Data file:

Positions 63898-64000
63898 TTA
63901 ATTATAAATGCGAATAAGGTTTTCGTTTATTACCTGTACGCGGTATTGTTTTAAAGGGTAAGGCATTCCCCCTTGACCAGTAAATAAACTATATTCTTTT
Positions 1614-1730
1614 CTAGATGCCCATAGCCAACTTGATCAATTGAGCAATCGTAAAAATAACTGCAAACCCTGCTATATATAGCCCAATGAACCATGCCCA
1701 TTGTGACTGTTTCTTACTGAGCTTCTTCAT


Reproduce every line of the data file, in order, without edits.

Positions 63898-64000
63898 TTA
63901 ATTATAAATGCGAATAAGGTTTTCGTTTATTACCTGTACGCGGTATTGTTTTAAAGGGTAAGGCATTCCCCCTTGACCAGTAAATAAACTATATTCTTTT
Positions 1614-1730
1614 CTAGATGCCCATAGCCAACTTGATCAATTGAGCAATCGTAAAAATAACTGCAAACCCTGCTATATATAGCCCAATGAACCATGCCCA
1701 TTGTGACTGTTTCTTACTGAGCTTCTTCAT